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  1. #1
    On the big ring deanp's Avatar
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    Water Intake When It Cold Outside

    Until a few weeks this was not even a second thought, it was hot and dry and I'd readily drink my two bottles during a ride. Now that it is cooler out I feel less inclined while riding to drink. So my question is do you need to "force" yourself to drink when it is cooler? Even if you don't think you need the water, do really? Today I rode 22 miles and it was in the mid-thirthies, I drank less than 1/2 of one water bottle.

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    Long Distance Cyclist Machka's Avatar
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    You should drink the same amount in cold weather as you do in warmer weather ... you still sweat the same, even if you don't feel like you are.

    When I cycle at -30C, my outer jacket is absolutely soaked (not my inner layers because they are wicking it out) ... so I know I still sweat a lot!!

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    On the big ring deanp's Avatar
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    Thanks for responding. I knind of figured that was the case. I'll work on forcing myself to drink more.

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    Eternal Cat3 Rookie branman1986's Avatar
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    I have no scientific backing to this statement, but I don't feel I sweat even close to as much when it's cold as when it's warm. I hardly have to drink anything during rides in the winter.

    As long as you don't bundle up so much that you're overheating, I don't think you need as much water in winter as during the summer. Sweat is produced for temperature regulation, so if you're cool/cold, you won't sweat as much as if you're hot.

    edit: after researching several sites, they all said that you sweat less when it's cold, but the only metric I found was you sweat 1.7 times more during summer than winter.
    Last edited by branman1986; 10-23-06 at 05:50 AM.

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    Faster but still slow slowandsteady's Avatar
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    You should drink the same amount in cold weather as you do in warmer weather ... you still sweat the same, even if you don't feel like you are.
    Of course you don't sweat the same. In 90 degrees I sweat just sitting in a chair on my porch. I absolutely drip with sweat if I do any physical activity.

    Unless you dress to the point of being as hot as in summer temps there is no way you sweat the same. The whole point of sweat is to cool your body. If you never get hot, you won't sweat. And if there is some other mechanism to cool you down, you won't sweat. The cool winter air on your body, cools you so that you don't have to sweat.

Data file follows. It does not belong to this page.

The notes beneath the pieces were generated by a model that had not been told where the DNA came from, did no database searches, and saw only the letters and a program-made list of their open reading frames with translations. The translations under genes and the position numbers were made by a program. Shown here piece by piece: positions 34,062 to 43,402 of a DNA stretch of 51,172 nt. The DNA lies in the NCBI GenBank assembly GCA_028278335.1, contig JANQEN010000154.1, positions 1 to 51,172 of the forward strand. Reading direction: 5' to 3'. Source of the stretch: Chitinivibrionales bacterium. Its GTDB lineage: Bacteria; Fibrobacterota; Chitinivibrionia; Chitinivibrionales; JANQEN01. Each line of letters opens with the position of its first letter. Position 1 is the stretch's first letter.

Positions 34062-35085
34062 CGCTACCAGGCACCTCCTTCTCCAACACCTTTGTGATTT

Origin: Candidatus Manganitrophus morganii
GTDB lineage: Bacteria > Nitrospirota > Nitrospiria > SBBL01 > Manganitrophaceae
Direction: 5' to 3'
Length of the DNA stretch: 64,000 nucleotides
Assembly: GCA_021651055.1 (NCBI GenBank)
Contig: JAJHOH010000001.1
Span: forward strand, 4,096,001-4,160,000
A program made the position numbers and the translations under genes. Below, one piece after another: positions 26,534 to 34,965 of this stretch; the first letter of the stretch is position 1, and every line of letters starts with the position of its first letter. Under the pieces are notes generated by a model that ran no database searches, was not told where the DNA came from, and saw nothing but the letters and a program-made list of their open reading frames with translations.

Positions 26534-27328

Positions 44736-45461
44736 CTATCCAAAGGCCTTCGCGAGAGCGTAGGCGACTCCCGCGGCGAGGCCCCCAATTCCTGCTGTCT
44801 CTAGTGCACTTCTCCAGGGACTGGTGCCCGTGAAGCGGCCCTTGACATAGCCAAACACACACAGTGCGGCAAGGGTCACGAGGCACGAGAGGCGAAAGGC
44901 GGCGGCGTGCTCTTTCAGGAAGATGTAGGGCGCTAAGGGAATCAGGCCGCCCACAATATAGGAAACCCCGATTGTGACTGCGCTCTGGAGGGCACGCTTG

I find that I drink almost half as much as in the summer heat and my body weight is the same after I ride, so I know I am not dehydrated. My scale also calculates % body fat and % water so I am quite confident I am not dehydrated.
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    semifreddo amartuerer 'nother's Avatar
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    You may not actually sweat the same amount as when it's hot outside, but 1) you are still sweating some, and 2) you are losing a considerable amount via your breathing. You still need to keep up water intake whether it's cold or hot outside. The exact same amount? Probably not, but better to over- than under-estimate that one.
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    Faster but still slow slowandsteady's Avatar
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    You may not actually sweat the same amount as when it's hot outside, but 1) you are still sweating some, and 2) you are losing a considerable amount via your breathing. You still need to keep up water intake whether it's cold or hot outside. The exact same amount? Probably not, but better to over- than under-estimate that one.
    The easiest way to make sure you are getting adequate water intake is to weigh yourself before and right after the workout. If you are the same you are fine.
    "Ride lots." -- Eddy Merckx

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    Long Distance Cyclist Machka's Avatar
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    Quote Originally Posted by slowandsteady
    The easiest way to make sure you are getting adequate water intake is to weigh yourself before and right after the workout. If you are the same you are fine.

    And when I do exactly that, I find that I need to consume the same amount of liquid no matter what time of year it is.



    That said, I'm comparing summer-time temps (20C/68F) with winter temps (-20C/-4F). I'm not talking about temps much warmer than 20C in the summer because up here temps might get above that a small, inconsequential, number of times ... and usually when I'm working, not when I'm cycling.

  9. #9
    Faster but still slow slowandsteady's Avatar
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    And when I do exactly that, I find that I need to consume the same amount of liquid no matter what time of year it is.



    That said, I'm comparing summer-time temps (20C/68F) with winter temps (-20C/-4F). I'm not talking about temps much warmer than 20C in the summer because up here temps might get above that a small, inconsequential, number of times ... and usually when I'm working, not when I'm cycling.

    Ah! I see now. 68F is practically winter here..well fall at least. Our summer temps get to over 100 degree and HUMID. So yes, I do probably sweat about the same at 60 degrees as I do at 35. I guess winter and summer are relative when posting on an international forum.
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  10. #10
    Solo Rider, always DFL
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    Our temperatures are also loads hotter than that in the winter. On a day where it's 90 plus in July or August, and the sun is beating down I definitely sweat way more than in the wintertime. I can definitely see though that it is easy to underhydrate in the winter because you don't feel as parched...